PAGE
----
The first thing that is really important is that I let go of perfection in all aspects of my life but writing. For example, there is no perfect writing room or space, perfect quiet or alone time. This past year I tried to create such a space, and found when I finally had what I wanted, there were still imperfections. I realized I was putting more emphasis on the writing space than on the writing process, so I let the idea of a writing room go. (I was in mourning for the dream space for about a month!) Roommates are loud, children are louder. Partners need attention, one must be employed and make a living. My apartment is small and depressing and ill-lit, but waiting to move and write on my sunny balcony in Paris isn't going to happen right now.

I surround myself with supportive people, and I support them in return.

Life is messy, but that doesn't mean I don't have some choice about what messes I allow in as distractions. In particular, people can be quite challenging for me. I don't mind real life or drama to an extent, but mean spirited people, people who are cynical or dark have no place in my world. They take a lot of energy and usually demand agreement. But that agreement costs something: it affects the quality of my work and stymies my ability to create. I've learned to let people go who didn't "get" my writing/passion to write, didn't understand my values, or needed too much. This is one of hardest things I've had to learn, one of the most painful on one hand...but the most liberating on the other. 

 I keep tuned in to social media, but curate my time and who I interact with carefully.

A lot of people think turning off social media means one can meet their goals. But social media is a huge part of the creative life. It took me awhile to understand this. I've learned that social media can support the process, rather than distract. Social media is vital for creating conversations about your writing, for reading the work of others, and for connecting with people, because working and writing doesn't leave a great deal of free time to set up coffee dates with all of your friends. Social media is also exceedingly helpful if your time is precious, because you can fit it in around the time you decide, like 3 am.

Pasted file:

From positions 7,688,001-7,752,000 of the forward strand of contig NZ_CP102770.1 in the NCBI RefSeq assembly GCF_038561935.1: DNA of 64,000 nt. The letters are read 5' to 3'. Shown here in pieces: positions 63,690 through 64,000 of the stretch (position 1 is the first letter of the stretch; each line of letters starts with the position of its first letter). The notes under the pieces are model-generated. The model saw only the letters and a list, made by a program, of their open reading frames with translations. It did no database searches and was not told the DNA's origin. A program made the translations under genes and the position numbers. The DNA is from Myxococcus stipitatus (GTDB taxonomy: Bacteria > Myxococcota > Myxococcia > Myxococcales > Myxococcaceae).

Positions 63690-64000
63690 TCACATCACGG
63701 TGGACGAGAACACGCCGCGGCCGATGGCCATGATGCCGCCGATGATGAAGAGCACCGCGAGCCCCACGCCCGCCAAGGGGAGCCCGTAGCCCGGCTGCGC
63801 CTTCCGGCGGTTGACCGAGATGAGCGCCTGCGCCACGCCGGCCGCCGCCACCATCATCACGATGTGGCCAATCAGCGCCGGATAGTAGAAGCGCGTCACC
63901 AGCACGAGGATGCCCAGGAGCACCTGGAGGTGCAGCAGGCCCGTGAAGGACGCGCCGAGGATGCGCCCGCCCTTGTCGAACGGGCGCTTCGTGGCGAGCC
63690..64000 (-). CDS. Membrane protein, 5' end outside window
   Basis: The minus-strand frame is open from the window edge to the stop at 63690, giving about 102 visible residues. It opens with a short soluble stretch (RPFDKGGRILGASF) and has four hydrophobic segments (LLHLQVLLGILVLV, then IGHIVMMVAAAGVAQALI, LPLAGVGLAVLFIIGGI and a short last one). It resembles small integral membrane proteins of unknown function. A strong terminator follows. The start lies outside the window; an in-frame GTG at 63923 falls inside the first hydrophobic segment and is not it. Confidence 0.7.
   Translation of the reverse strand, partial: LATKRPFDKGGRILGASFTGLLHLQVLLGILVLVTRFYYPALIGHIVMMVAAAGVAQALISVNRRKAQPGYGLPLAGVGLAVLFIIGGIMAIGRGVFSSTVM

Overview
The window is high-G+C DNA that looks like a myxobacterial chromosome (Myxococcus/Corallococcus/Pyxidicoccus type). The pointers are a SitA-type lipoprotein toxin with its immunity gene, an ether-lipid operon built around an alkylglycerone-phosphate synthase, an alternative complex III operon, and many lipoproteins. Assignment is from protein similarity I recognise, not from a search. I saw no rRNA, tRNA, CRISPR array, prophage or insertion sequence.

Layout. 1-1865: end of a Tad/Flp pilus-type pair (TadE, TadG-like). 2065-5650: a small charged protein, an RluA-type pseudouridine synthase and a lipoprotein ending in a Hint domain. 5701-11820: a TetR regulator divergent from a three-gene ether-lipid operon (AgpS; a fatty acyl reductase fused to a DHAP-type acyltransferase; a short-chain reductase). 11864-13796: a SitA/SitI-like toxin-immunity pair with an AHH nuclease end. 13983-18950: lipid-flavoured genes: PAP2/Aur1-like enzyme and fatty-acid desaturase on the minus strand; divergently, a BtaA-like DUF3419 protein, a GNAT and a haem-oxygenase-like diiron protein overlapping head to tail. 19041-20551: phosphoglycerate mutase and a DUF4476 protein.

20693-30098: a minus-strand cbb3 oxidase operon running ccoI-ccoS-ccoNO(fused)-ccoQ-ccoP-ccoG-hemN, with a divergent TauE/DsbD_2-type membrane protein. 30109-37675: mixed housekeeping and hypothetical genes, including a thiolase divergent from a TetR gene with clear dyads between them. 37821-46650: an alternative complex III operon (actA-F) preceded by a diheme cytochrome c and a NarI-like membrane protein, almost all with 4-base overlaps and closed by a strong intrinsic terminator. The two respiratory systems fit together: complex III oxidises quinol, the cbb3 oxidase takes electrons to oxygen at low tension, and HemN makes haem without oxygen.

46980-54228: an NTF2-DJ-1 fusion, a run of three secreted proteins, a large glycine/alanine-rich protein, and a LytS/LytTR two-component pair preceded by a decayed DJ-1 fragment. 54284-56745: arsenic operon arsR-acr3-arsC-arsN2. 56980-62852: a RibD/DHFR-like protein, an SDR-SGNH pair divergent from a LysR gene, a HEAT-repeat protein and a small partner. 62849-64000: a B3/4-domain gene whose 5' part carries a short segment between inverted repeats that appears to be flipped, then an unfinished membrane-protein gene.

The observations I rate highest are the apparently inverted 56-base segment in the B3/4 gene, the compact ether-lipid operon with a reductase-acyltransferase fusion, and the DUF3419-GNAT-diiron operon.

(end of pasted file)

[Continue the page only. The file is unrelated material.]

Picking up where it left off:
Having less makes my life easier, and gives me more time to devote to what I love doing: writing.

There are too many choices to make in every day life that are distractions from writing. What to eat? What to wear? All of these decisions take time. For myself, working full time, I've had to really simplify these choices. For example, I gave the majority of my clothes away, leaving me with just enough to cover a week and half. That's all I, no more endless laundry. I'd rather be writing.  I also got rid of most of my possessions, because they distracted me from what I needed to be doing. Lastly, letting go of instant gratification is important if I want to succeed and feel happy with my work. Think it's different for you? A new book out called The Marshmellow Test  studies how productive people control what they allow themselves to be distracted by, and how curtailing instant rewards creates a happier, more fulfilled life. A link to a review of the book from this week's New Yorker, here.

My time is limited, and setting a schedule helps me meet my goals.

Being organized is really important, especially for me, because I'm writing a book and supporting freelance projects. Organization doesn't mean Martha Stewart precision. It means understanding I have a limited amount of time. There's no reason the same piece can't be written in 5 hours that I wish I had one week to write.

I write for myself first, and then if I like it and feels good to me, I share it with the whole world. I write from the heart, unguarded.

 I think I didn't write for others for so long because I was afraid of angering my parents or my family or my friends...people that I thought were more important than the stories I had to tell. I made their opinions or disbelief of my truths weightier than my own voice. This stemmed from wanting approval, and once I realized I was never going to write something they loved and agreed with, I was free. That was an impossible ladder to climb as it had no rungs. Now I'm building my own ladder and the value judgments of people from my past don't matter. Once I started doing this, I noticed something right away: it's easier to write everything in, rather than trying to keep certain things out.


The Book That Changed My Life

Some years ago, when I began a lengthy journey around the world, I found myself in the Panama jungle, living in a tiny community of Ngabe people. I can't say precisely why I ended up there, except that someone who lived there had asked me to visit. But I can say why the visit turned into a very long stay: it was because of a book.